Lia: Yes, it is in everything. It is in the space between everything.

    Once again, the Divine was described as energy, and, again, the message is that there is no separation between Divine energy and the energy inside each of us. Some religions claim that there is a separation between man and God. There was never a sense of that in these responses. It was quite the opposite. Time and time again, the message was that Divine energy is in all of us.

    Many of the subjects received their answers by being shown scenes or actually experiencing moments or visions that gave them the answers to the questions. This was the case with Nicole. Her guide, a tiger, was continually allowing her to have experiential understandings.

    JS: If God exists, what is the true essence of God?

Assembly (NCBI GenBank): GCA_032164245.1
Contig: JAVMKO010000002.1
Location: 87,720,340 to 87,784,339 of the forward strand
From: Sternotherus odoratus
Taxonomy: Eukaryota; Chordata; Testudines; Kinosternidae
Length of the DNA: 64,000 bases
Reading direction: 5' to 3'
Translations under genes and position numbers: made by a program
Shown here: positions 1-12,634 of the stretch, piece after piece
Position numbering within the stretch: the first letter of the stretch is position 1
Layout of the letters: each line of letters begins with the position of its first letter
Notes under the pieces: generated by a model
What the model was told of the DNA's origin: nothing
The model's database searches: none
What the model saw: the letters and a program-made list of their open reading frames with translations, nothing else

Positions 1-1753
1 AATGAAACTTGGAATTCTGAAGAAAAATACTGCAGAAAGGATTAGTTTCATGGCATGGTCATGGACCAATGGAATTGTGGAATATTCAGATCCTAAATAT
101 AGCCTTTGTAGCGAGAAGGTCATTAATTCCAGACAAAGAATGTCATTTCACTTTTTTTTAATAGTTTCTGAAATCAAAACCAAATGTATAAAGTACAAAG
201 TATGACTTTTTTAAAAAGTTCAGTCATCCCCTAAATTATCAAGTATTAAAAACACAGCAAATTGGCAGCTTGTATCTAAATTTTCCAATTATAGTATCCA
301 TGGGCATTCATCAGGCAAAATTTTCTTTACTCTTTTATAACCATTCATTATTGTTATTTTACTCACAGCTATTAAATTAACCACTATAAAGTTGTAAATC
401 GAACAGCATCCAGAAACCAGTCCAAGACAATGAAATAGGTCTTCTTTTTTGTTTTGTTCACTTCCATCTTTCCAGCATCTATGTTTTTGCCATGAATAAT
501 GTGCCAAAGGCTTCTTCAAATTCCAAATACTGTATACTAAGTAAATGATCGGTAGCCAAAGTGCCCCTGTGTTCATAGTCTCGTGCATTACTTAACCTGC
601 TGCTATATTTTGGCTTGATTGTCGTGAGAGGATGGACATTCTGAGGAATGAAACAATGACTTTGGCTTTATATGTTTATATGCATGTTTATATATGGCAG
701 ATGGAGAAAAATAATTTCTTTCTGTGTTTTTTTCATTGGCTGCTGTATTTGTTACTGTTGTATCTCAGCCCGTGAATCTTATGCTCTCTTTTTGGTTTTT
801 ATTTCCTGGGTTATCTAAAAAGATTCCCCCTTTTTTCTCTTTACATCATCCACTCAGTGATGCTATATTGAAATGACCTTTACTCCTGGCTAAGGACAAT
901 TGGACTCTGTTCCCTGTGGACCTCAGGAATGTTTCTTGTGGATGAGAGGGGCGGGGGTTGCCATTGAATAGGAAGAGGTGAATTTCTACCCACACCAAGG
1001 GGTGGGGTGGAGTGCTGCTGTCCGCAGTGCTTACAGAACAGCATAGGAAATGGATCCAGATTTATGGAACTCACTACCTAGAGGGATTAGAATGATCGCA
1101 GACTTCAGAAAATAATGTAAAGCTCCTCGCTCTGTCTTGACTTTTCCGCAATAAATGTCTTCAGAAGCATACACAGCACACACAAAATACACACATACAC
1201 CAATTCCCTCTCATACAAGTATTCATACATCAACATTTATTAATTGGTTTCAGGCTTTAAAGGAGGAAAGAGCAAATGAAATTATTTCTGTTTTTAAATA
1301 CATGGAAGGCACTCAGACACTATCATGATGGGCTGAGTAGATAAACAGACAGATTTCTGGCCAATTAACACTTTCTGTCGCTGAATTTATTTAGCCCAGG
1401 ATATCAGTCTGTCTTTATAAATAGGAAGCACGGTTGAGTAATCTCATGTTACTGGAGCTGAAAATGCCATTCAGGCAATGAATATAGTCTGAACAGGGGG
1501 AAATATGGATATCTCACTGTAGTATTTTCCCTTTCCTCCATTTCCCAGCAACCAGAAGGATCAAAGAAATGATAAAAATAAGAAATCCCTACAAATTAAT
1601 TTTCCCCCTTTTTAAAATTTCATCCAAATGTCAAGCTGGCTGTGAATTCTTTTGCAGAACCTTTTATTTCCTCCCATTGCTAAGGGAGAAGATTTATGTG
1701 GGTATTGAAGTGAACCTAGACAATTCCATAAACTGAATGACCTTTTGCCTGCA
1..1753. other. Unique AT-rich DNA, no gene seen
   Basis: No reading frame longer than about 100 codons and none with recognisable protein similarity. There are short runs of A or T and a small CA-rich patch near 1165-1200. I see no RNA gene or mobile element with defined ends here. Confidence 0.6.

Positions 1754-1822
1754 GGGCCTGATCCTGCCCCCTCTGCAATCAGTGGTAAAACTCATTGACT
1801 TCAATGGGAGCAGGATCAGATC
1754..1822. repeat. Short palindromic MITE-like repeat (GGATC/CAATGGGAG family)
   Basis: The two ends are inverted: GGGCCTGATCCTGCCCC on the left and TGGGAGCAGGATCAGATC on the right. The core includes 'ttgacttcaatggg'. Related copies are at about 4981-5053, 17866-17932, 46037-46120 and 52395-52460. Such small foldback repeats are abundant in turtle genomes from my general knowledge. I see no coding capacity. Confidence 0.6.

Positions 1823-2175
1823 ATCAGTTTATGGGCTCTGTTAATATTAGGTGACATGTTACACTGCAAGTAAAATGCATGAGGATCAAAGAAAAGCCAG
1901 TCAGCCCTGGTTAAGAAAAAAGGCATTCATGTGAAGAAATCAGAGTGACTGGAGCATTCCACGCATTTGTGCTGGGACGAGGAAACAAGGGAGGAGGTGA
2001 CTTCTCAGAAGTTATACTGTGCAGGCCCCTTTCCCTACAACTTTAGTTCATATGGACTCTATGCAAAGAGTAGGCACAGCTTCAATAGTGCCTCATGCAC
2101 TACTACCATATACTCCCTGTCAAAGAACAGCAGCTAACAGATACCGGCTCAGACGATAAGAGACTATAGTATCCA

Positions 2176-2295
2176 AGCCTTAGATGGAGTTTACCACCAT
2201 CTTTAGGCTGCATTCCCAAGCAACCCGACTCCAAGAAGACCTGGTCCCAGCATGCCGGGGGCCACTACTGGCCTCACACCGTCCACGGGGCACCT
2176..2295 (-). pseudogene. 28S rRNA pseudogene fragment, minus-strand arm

Nicole: Breath and warmth. There is a fire, a creation. I'm seeing a horizon and light hitting the horizon, and at the same time I'm feeling a warmth in my belly, and it's telling me that it's the same experience. It's inseparable. There's a joy, a sense of open bliss.

    JS: You mentioned a connection. You said I see it, I feel it inside of me. Can you talk about that?

    Nicole: Yes, there is a familiarity, a similarity. For me, right now it's showing me a plane and then the sunlight hitting the plane, and when the sunlight and the plane blend, it becomes the same color and the same light. It's this yellowish warm color and light, and I can feel that inside also.

    JS: You described this as bliss. Are you saying that this energy is a positive energy?

    Nicole: It's loving and warm and it's open. It's not catching on anything. It doesn't have boundary to it.

    JS: You said that it's inside you. When you say no boundary, do we all have this?